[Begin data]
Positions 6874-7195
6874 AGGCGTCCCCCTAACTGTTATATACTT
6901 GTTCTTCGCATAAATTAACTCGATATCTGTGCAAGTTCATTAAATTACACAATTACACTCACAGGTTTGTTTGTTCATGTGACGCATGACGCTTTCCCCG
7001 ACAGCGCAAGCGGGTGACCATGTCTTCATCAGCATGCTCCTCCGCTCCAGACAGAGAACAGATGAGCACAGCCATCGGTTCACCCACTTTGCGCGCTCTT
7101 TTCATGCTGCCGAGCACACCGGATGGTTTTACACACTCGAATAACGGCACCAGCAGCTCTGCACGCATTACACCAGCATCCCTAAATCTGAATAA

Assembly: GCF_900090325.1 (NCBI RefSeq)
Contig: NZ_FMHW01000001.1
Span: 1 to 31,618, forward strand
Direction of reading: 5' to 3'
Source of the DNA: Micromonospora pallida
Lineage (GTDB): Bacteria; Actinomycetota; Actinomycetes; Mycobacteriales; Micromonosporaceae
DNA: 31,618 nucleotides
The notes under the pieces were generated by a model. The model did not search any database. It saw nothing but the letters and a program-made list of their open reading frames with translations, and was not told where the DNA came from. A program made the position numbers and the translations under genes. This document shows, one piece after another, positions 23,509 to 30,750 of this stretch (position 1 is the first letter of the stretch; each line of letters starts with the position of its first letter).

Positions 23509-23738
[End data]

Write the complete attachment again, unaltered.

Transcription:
Positions 6874-7195
6874 AGGCGTCCCCCTAACTGTTATATACTT
6901 GTTCTTCGCATAAATTAACTCGATATCTGTGCAAGTTCATTAAATTACACAATTACACTCACAGGTTTGTTTGTTCATGTGACGCATGACGCTTTCCCCG
7001 ACAGCGCAAGCGGGTGACCATGTCTTCATCAGCATGCTCCTCCGCTCCAGACAGAGAACAGATGAGCACAGCCATCGGTTCACCCACTTTGCGCGCTCTT
7101 TTCATGCTGCCGAGCACACCGGATGGTTTTACACACTCGAATAACGGCACCAGCAGCTCTGCACGCATTACACCAGCATCCCTAAATCTGAATAA

Assembly: GCF_900090325.1 (NCBI RefSeq)
Contig: NZ_FMHW01000001.1
Span: 1 to 31,618, forward strand
Direction of reading: 5' to 3'
Source of the DNA: Micromonospora pallida
Lineage (GTDB): Bacteria; Actinomycetota; Actinomycetes; Mycobacteriales; Micromonosporaceae
DNA: 31,618 nucleotides
The notes under the pieces were generated by a model. The model did not search any database. It saw nothing but the letters and a program-made list of their open reading frames with translations, and was not told where the DNA came from. A program made the position numbers and the translations under genes. This document shows, one piece after another, positions 23,509 to 30,750 of this stretch (position 1 is the first letter of the stretch; each line of letters starts with the position of its first letter).

Positions 23509-23738